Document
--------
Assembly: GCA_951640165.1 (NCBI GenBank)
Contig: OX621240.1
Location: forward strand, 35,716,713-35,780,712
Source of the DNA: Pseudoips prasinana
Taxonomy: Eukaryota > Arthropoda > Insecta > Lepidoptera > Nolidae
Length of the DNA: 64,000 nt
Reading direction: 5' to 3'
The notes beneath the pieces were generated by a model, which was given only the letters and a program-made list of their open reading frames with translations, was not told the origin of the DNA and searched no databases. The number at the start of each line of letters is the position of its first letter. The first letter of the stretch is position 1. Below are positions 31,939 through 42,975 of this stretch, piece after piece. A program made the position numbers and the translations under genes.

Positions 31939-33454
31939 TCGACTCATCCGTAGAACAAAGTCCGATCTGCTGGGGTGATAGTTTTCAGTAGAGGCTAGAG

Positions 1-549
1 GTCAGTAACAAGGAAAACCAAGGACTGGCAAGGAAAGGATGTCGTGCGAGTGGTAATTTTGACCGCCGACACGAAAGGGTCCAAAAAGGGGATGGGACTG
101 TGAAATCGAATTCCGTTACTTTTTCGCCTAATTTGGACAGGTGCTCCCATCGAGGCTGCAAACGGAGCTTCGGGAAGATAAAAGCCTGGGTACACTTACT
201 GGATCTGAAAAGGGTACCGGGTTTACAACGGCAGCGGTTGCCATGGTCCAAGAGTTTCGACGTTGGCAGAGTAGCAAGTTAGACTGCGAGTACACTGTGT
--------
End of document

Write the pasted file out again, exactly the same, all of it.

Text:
Assembly: GCA_951640165.1 (NCBI GenBank)
Contig: OX621240.1
Location: forward strand, 35,716,713-35,780,712
Source of the DNA: Pseudoips prasinana
Taxonomy: Eukaryota > Arthropoda > Insecta > Lepidoptera > Nolidae
Length of the DNA: 64,000 nt
Reading direction: 5' to 3'
The notes beneath the pieces were generated by a model, which was given only the letters and a program-made list of their open reading frames with translations, was not told the origin of the DNA and searched no databases. The number at the start of each line of letters is the position of its first letter. The first letter of the stretch is position 1. Below are positions 31,939 through 42,975 of this stretch, piece after piece. A program made the position numbers and the translations under genes.

Positions 31939-33454
31939 TCGACTCATCCGTAGAACAAAGTCCGATCTGCTGGGGTGATAGTTTTCAGTAGAGGCTAGAG

Positions 1-549
1 GTCAGTAACAAGGAAAACCAAGGACTGGCAAGGAAAGGATGTCGTGCGAGTGGTAATTTTGACCGCCGACACGAAAGGGTCCAAAAAGGGGATGGGACTG
101 TGAAATCGAATTCCGTTACTTTTTCGCCTAATTTGGACAGGTGCTCCCATCGAGGCTGCAAACGGAGCTTCGGGAAGATAAAAGCCTGGGTACACTTACT
201 GGATCTGAAAAGGGTACCGGGTTTACAACGGCAGCGGTTGCCATGGTCCAAGAGTTTCGACGTTGGCAGAGTAGCAAGTTAGACTGCGAGTACACTGTGT